Three cheers for SC elected officials.

I knew there was something about this guy that I didn't like.

Unfortunately, I think I may have voted for him in the general election, although I'm sure I did not vote for him in the primary. At the time, I didn't have any reason to dislike him, other than some concern over a couple issues such as the fact that his 2004 U.S. Senate campaign was hit with a fine of almost $20,000 for reporting violations--which, according to this article, Ravenel explained as an "oversight." I don't have a citation at the moment, but I seem to recall that his business in Charleston was also in a bit of trouble for some sort of (similar?) issue. Nothing too serious, I don't think, but enough to make me wonder whether electing Ravenel was really in the state's best interest.

The story has made more than local news websites.


Sob story

(This post is for those of you who keep up with my life via blog rather than through Facebook.)

My grandmother passed away in Illinois on Tuesday morning. I booked a flight through United--I was supposed to fly from Charlotte to O'Hare (on a flight operated by US Air) and then from O'Hare to Peoria, IL, on Thursday morning. My dad would pick me up and drive me to where I would be staying with an aunt and uncle before the funeral on Friday morning.

I got up at 3:30 a.m. on Thursday to make the drive to Charlotte for my 7:40 a.m. flight; after arriving, I found out that my flight had been cancelled. The US Air people, who were very nice, spent an hour finding a way to get me to Peoria. The best they could do was to get me on a flight that arrived in Atlanta shortly after 10 a.m. I would have to wait until nearly 9 p.m. for a Delta flight to Peoria.

Thankfully, I was able to fly standby on a flight leaving Atlanta around 3 p.m. My dad took me back to the airport to pick up my luggage, which was supposed to be arriving on my original flight shortly before 10 p.m. (Central time). The flight was a bit late, and then it took an hour after the flight's arrival for the luggage to start showing up at the baggage claim. Mine didn't show up. I began to remind myself of God's sovereignty and goodness, while simultaneously berating myself for packing two of my CPA review books, which caused me to have too much stuff to cram into a carry-on.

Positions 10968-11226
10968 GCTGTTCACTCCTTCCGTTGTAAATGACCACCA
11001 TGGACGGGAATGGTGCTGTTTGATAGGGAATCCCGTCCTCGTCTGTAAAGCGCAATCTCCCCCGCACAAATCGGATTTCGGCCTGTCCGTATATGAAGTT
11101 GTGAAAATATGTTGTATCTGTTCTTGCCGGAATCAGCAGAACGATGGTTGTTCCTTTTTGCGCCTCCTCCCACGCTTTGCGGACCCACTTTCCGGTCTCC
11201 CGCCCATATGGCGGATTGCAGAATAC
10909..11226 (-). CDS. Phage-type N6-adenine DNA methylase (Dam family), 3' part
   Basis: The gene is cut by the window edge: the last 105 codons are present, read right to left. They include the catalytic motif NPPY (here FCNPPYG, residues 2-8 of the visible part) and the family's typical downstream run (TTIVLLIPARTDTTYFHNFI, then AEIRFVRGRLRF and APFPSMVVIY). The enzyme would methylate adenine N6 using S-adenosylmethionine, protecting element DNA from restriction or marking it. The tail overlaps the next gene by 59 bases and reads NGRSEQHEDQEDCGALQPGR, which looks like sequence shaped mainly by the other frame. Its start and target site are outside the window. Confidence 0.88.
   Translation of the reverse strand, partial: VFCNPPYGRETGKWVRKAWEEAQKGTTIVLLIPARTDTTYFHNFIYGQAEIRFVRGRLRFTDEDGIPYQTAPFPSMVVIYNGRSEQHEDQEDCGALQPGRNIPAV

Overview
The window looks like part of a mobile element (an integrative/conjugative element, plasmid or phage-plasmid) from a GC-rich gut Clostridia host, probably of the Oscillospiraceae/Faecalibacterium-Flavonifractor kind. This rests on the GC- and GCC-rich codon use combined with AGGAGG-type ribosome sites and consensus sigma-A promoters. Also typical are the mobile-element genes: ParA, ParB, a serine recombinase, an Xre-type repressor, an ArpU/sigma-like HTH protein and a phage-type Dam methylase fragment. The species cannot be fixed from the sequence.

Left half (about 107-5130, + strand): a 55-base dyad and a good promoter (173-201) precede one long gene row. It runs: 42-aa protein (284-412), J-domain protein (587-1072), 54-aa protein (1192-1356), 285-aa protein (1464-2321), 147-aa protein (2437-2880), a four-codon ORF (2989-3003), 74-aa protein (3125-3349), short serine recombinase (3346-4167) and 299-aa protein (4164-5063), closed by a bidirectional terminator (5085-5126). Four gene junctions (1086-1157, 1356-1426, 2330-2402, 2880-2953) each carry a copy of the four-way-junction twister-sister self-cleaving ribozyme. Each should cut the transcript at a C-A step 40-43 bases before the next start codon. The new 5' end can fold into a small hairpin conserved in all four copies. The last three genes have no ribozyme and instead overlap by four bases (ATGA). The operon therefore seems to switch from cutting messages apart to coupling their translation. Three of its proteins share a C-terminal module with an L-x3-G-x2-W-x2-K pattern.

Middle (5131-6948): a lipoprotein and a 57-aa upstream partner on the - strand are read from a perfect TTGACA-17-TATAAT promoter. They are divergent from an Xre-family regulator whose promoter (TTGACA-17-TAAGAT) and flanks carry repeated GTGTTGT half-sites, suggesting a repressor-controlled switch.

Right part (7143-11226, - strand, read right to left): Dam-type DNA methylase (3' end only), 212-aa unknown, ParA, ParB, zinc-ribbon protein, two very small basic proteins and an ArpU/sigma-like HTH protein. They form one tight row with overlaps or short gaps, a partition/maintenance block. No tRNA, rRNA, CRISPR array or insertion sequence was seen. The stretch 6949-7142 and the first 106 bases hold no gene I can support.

The airport baggage person sent us to the Delta ticket counter, where we found that the Delta people had already gone home for the night. My dad finally stepped behind the counter to find a baggage problem phone number. I called and spoke to a gentleman whose first language was apparently not English; he was able to look up the whereabouts of my luggage in the computer system and told me that it had been scanned in Peoria at 10:47 p.m. Too bad it was nowhere to be found.

So my dad and I made a midnight Wal-Mart trip to find me some important stuff such as a toothbrush, deodorant, and an outfit to wear to the viewing and the funeral. We managed to make it back to my aunt and uncle's house before 1 a.m., and I was thankful to get to bed fewer than 24 hours after having gotten up.

My dad and I drove to the airport (again) the next morning--after trying to call an airport phone number which nobody answered. We walked in, and I saw my luggage sitting in the office behind the Delta ticket counter. My stuff had apparently been locked in the office all night. They gave us my luggage without making any apologies, and we hurried to the funeral home, where I changed from my Wal-Mart outfit into my own clothes and made it to the viewing almost on time.

I was very thankful that I'd purchased only a one-way ticket so I could make the 12-hour drive home with my dad. He didn't hide my luggage from me.

I helped set a record!

This explains the length of the line at airport security on Thursday morning....



I turned on my TV a few minutes ago to catch the weather forecast and heard the following on a commercial:

If you have a stroke, you are more likely to die from one.

No kidding.

Maybe I heard it incorrectly...?


Yeah, Associated Press!

Two examples of poor proofreading courtesy of the AP (from a single article on the website of the Charlotte Observer):
"It was the Lord that got me through that," [John] Edwards said, along with both of his wife's cancer diagnoses.
Perhaps "Edwards said" could have been moved to the end of the sentence so it wouldn't sound as if the cancer diagnoses were speaking along with Edwards.
"The danger of using good verses evil in the context of war is that it may lead us to be not as critical as we should about our own actions," Obama said to applause.
As I skimmed the article and the phrase "good verses" caught my eye, I momentarily thought that Obama must be referring to Scripture passages about war. How about "versus"?